Drinking During a Pandemic: When Is Stay-at-Home Drinking a Problem?
Alcohol consumption is up during the COVID-19 pandemic, in the wake of social isolation and job and money concerns. Nielsen, a market research firm, reported alcoholic beverage sales were up 55% in a week compared to 2019 (beer was up 66% and wine up 42%), while a 75% increase in hard liquor sales was reported.1 Alcohol rehab in San Diego may be the solution if stay-at-home drinking has become a problem.
How Much Drinking Is Normal?
The U.S. Department of Health and Human Services defines moderate drinking as up to one drink per day for women and up to two drinks daily for men. It also defines excessive drinking as having four or more drinks on any day, eight or more drinks per week (for women), and 15 or more drinks a week (for men). Consuming four or five (or more) drinks in two hours falls under the department’s definition of binge drinking.
COVID-19 and Your Drinking Habits
Financial pressures and lack of social support are leading many to cope by drinking. With so much pressure, not to mention fears of contracting the virus, decision-making becomes more difficult. This makes it harder to avoid drinking too much.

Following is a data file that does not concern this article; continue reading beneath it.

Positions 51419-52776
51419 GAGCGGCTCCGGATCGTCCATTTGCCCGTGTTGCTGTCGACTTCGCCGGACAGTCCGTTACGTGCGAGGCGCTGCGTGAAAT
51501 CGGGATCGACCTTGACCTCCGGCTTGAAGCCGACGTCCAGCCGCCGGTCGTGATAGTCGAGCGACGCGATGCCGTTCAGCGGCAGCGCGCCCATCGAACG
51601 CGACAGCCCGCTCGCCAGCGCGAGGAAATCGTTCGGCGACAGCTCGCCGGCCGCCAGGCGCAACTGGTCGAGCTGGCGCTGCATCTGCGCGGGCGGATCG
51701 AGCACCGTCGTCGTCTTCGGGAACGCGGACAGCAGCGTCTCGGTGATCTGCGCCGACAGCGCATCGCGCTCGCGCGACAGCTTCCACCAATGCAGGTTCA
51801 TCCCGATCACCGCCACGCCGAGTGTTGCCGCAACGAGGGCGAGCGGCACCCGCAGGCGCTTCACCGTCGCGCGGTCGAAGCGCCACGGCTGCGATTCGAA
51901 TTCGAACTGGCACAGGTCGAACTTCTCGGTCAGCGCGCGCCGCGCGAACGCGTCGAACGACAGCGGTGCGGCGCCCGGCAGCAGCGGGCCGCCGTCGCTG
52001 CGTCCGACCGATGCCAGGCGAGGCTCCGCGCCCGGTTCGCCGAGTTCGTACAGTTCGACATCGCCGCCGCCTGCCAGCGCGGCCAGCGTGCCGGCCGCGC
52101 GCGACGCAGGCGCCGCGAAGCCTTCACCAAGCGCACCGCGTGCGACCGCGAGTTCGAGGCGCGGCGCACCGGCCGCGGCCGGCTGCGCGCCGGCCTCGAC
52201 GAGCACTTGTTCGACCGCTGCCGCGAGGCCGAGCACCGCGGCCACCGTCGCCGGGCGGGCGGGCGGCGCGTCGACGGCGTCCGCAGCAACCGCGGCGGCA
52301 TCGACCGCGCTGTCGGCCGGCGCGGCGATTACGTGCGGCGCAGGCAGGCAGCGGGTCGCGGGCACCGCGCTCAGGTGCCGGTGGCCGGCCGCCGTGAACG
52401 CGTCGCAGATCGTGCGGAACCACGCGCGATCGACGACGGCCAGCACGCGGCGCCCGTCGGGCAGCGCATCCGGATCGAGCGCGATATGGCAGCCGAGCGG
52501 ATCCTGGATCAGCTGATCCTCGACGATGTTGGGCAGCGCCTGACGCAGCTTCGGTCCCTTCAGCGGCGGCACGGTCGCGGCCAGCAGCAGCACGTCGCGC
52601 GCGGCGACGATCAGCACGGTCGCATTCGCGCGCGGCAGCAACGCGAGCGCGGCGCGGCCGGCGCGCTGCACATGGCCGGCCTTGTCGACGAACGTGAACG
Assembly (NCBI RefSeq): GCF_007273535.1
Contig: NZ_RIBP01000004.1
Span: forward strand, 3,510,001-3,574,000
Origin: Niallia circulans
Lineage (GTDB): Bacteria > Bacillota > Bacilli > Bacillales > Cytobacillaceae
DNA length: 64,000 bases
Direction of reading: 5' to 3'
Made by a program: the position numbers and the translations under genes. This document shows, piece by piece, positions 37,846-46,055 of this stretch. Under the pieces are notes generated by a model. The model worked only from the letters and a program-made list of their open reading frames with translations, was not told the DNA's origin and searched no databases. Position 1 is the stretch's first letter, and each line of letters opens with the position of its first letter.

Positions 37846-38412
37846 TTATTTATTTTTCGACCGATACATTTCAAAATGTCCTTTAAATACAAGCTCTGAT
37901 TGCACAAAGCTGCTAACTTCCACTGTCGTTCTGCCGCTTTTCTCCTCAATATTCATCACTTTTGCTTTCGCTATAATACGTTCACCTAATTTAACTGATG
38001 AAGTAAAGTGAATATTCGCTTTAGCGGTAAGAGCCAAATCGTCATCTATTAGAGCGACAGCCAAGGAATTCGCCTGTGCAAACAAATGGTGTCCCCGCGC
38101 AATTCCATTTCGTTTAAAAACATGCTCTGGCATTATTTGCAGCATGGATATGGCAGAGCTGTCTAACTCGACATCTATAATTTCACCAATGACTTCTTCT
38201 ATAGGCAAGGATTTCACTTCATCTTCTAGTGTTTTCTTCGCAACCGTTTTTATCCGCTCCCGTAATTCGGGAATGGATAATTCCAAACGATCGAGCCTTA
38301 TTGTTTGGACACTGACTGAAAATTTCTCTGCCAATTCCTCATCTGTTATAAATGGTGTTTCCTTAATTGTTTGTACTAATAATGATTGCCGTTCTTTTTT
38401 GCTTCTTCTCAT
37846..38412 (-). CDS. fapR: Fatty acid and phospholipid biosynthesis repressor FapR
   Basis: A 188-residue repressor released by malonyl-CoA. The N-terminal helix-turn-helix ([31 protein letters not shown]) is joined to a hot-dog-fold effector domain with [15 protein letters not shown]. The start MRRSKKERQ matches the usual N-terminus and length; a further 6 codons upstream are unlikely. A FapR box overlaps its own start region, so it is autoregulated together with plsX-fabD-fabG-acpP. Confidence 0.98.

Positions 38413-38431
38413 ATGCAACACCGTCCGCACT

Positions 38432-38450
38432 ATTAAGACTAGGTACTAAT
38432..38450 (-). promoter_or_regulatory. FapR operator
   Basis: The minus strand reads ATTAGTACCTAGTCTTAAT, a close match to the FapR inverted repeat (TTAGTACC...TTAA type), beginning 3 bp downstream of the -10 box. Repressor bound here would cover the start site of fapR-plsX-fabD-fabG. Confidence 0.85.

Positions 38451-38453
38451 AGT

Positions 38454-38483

Signs You May Have a Drinking Problem
The most common signs of binge drinking include:
- Lack of Control: Drinking takes priority over everything else, including personal hobbies and interests. You drink more and more without concern over being up in time for work, or you start drinking earlier than usual while working from home.
- Regular Drinking: If you’re drinking heavily on a regular basis, alone or with other people, it could be a sign of dependency or addiction. Drinking to cope with stress, boredom, or loneliness and/or having frequent hangovers can signal a problem.
- Increased Tolerance: With increased consumption, the same quantity of alcohol doesn’t have the same effect. You’ll need to drink more to feel the same way you did. Increased tolerance is an early warning sign of alcohol dependence.
- Aggression: Anger, aggression, and violent behavior while drinking can mean it’s best to cut back or stop. Alcohol can make it hard to control your emotions. It also reduces inhibitions, which can fuel more extreme outbursts.
- Decline in Mental Health: While alcohol can make you feel relaxed initially, too much can increase your anxiety and feelings of depression. Heavy drinking can make it hard to sleep, which can affect how you deal with stress.
How Addiction and Recovery Services Can Help
Apex Recovery offers alcohol treatment in San Diego and can help cope with stress and mental health disorders. Personalized therapies are available, including Cognitive Behavioral Therapy and family counseling, and we accept several types of insurance. If you or a loved one’s drinking habit has become a problem, call us at 877-798-4404 to learn more about how we can help.